Saturday, March 6, 2021

Bellefonte shares preliminary plans for 2020-21 school year

BELLEFONTE — After reviewing resources and recommendations from multiple health and educational organizations, Bellefonte Area School District introduced a preliminary plan for the upcoming school year.

The initial plan for the school year changes along with the state green, yellow and red reopening stages.

“These plans are based on the status of our region right now and are subject to change. Our task force will continue to refine our plans and will share more details in the near future,” said district interim Superintendent Tammie Burnaford in a letter to the district.

The task force of 50 administrators, professional staff, support staff and board members was created by the district in May and is responsible for making a series of plans heading into the upcoming school year, while following guidelines from the state.

The measures include a health and safety plan, followed by educational and instructional and social and emotional health plans, which must be approved by the school board, submitted to the Pennsylvania Department of Education and posted publicly online.

“Bellefonte Area School District has been working to formulate plans for our return for the start of the 2020-21 school year. We have been reviewing the resources and recommendations from the Centers for Disease Control, Pennsylvania Department of Education, World Health Organization and American Academy of Pediatrics to determine our course of action. Collaboration with our staff, stakeholders, colleagues and other districts has been crucial,” said Burnaford.

In a second letter to parents sent on July 2, district pandemic coordinator Karen Krisch said, “This is a work in progress” and a formal plan will be presented to the school board later this month for approval. She said that plan will also allow for adjustments if circumstances change, and the interim superintendent will be issuing memos for parents at least bi-weekly to keep them up-todate throughout the year.

According to the district webpage, a survey in June was sent to parents of children in the district to collect information for the reopening of schools; more than 1,700 responses were received. About two-thirds of parents and guardians indicated they would like to get their child physically back to school, while the district follows strict health and safety guidelines. A second survey was sent out with the letter from Burnaford on July 1, with responses due by July 7.

In her letter, Krisch said she wanted parents and guardians to know they are not “locked in” to choices they are indicating on the survey.

The following information was taken from Burnaford’s letter to district parents and guardians:

In the first option under the green phase, staff and students will return to the school building full-time. Students and staff will be highly encouraged to wear face coverings throughout the day with the exception of classroom teaching time and when eating or drinking.

Social distancing of 3 to 6 feet will be practiced when it is possible. The school is working on a plan to reduce hallway traffic, as well as the number of people in the cafeteria at one time. More details will be shared in the near future. Parents will be expected to take their child’s temperature daily prior to putting students on buses or dropping them off at school, and sign an agreement not to send children to school if they are ill. Staff will be required to do the same.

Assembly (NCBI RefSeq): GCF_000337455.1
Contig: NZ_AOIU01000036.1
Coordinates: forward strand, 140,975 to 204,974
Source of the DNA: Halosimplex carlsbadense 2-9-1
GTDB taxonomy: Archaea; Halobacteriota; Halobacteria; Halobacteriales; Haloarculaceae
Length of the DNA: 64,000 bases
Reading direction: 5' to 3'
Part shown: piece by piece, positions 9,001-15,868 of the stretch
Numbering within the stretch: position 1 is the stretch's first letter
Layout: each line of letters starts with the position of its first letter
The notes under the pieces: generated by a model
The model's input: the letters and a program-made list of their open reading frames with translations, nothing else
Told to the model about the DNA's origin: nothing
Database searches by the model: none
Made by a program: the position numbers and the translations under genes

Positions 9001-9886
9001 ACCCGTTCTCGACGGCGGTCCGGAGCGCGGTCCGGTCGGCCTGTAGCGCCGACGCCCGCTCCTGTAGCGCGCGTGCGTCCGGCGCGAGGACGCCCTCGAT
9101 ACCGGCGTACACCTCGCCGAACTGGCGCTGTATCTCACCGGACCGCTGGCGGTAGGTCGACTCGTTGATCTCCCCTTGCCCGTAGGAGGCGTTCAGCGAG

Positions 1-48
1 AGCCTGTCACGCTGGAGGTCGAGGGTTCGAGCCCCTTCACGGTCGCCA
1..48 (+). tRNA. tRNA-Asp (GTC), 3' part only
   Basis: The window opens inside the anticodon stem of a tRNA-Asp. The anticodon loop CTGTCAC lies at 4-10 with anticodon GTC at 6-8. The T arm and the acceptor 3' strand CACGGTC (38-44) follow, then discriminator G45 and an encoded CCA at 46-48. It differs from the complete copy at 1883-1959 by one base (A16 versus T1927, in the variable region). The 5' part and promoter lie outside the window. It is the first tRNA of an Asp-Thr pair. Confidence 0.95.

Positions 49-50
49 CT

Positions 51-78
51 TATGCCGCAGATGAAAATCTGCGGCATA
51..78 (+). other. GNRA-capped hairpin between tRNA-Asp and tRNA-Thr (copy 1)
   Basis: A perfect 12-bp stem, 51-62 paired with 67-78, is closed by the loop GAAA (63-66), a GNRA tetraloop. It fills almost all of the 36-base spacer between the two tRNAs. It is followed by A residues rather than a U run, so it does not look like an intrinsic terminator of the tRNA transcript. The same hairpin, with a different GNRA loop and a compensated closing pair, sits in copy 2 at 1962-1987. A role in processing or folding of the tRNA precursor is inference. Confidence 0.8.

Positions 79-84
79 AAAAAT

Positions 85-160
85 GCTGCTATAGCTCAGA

Any students who are quarantined will be able to continue learning through Google Classroom, as teachers will be using the platform so there is a seamless transition should the district have to provide instruction to quarantined students or in the case of a switch to a yellow or red phase. The district curriculum will be followed and be on pace to be completely implemented whether in-person or through Google Classroom.

Parents and guardians who are not comfortable with their children returning to school full-time will also have the option to sign their students up for the BeLA program. Classes are taught 100 percent online through asynchronous learning, which means the students will log in to the classes whenever they choose to do so and complete the assignments that have been given by the online teachers. BeLA utilizes the learning platform Odysseyware for the courses and teachers.

BeLA will be open to students in grades kindergarten through 12. Participation in BeLA will be offered on a semester basis, meaning if parents choose this option for the fall semester, that will be the avenue for education for the entire semester.

Parents may choose to have their student return to the school building for the spring semester.

Should Centre County move back to the yellow phase, the district plans to switch to a staggered-day model, with half of the students coming to school on days one, three and five, and the other half of students coming to school on days two, four and six.

Students will be separated according to the last name across the district, so that families will be attending school on the same day. If family members have different last names, the district will work with them so that all members of the immediate family are attending school on the same days.

During the days when a student is home, students will be expected to work virtually on the assignments in Google Classroom.

If the county drops to the red phase, all instruction will be completed virtually in Google Classroom.

The district said all buses will be equipped with hand-sanitizing stations. Face masks and coverings are highly recommended for students who travel via bus.

The district is still formulating plans for bus social distancing and is asking for parental input.